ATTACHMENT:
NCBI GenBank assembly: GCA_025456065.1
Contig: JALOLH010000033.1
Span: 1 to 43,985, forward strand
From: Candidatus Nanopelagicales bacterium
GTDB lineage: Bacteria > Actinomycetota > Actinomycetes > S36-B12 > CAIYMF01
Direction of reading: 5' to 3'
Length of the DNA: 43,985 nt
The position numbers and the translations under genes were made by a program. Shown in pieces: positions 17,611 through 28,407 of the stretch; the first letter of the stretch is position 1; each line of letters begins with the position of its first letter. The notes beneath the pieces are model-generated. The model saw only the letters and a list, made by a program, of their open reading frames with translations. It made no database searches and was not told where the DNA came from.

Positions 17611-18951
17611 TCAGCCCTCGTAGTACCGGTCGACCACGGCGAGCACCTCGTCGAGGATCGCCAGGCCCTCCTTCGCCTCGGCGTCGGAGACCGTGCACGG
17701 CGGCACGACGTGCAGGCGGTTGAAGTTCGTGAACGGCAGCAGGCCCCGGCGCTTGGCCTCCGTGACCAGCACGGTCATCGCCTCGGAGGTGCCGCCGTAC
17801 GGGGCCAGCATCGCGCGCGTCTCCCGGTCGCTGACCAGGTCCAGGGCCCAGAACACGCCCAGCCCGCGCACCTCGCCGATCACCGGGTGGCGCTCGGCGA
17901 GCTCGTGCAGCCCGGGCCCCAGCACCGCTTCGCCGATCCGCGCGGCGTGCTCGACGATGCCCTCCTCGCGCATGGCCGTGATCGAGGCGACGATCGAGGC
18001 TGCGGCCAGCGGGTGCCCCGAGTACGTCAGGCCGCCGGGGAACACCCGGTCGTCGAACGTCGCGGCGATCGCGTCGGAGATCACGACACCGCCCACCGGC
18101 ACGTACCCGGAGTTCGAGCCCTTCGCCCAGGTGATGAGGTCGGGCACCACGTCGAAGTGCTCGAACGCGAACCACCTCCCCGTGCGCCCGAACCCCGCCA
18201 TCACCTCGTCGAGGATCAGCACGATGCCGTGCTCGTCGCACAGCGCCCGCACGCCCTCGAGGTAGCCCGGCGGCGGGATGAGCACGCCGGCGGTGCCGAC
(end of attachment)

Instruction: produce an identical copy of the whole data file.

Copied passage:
NCBI GenBank assembly: GCA_025456065.1
Contig: JALOLH010000033.1
Span: 1 to 43,985, forward strand
From: Candidatus Nanopelagicales bacterium
GTDB lineage: Bacteria > Actinomycetota > Actinomycetes > S36-B12 > CAIYMF01
Direction of reading: 5' to 3'
Length of the DNA: 43,985 nt
The position numbers and the translations under genes were made by a program. Shown in pieces: positions 17,611 through 28,407 of the stretch; the first letter of the stretch is position 1; each line of letters begins with the position of its first letter. The notes beneath the pieces are model-generated. The model saw only the letters and a list, made by a program, of their open reading frames with translations. It made no database searches and was not told where the DNA came from.

Positions 17611-18951
17611 TCAGCCCTCGTAGTACCGGTCGACCACGGCGAGCACCTCGTCGAGGATCGCCAGGCCCTCCTTCGCCTCGGCGTCGGAGACCGTGCACGG
17701 CGGCACGACGTGCAGGCGGTTGAAGTTCGTGAACGGCAGCAGGCCCCGGCGCTTGGCCTCCGTGACCAGCACGGTCATCGCCTCGGAGGTGCCGCCGTAC
17801 GGGGCCAGCATCGCGCGCGTCTCCCGGTCGCTGACCAGGTCCAGGGCCCAGAACACGCCCAGCCCGCGCACCTCGCCGATCACCGGGTGGCGCTCGGCGA
17901 GCTCGTGCAGCCCGGGCCCCAGCACCGCTTCGCCGATCCGCGCGGCGTGCTCGACGATGCCCTCCTCGCGCATGGCCGTGATCGAGGCGACGATCGAGGC
18001 TGCGGCCAGCGGGTGCCCCGAGTACGTCAGGCCGCCGGGGAACACCCGGTCGTCGAACGTCGCGGCGATCGCGTCGGAGATCACGACACCGCCCACCGGC
18101 ACGTACCCGGAGTTCGAGCCCTTCGCCCAGGTGATGAGGTCGGGCACCACGTCGAAGTGCTCGAACGCGAACCACCTCCCCGTGCGCCCGAACCCCGCCA
18201 TCACCTCGTCGAGGATCAGCACGATGCCGTGCTCGTCGCACAGCGCCCGCACGCCCTCGAGGTAGCCCGGCGGCGGGATGAGCACGCCGGCGGTGCCGAC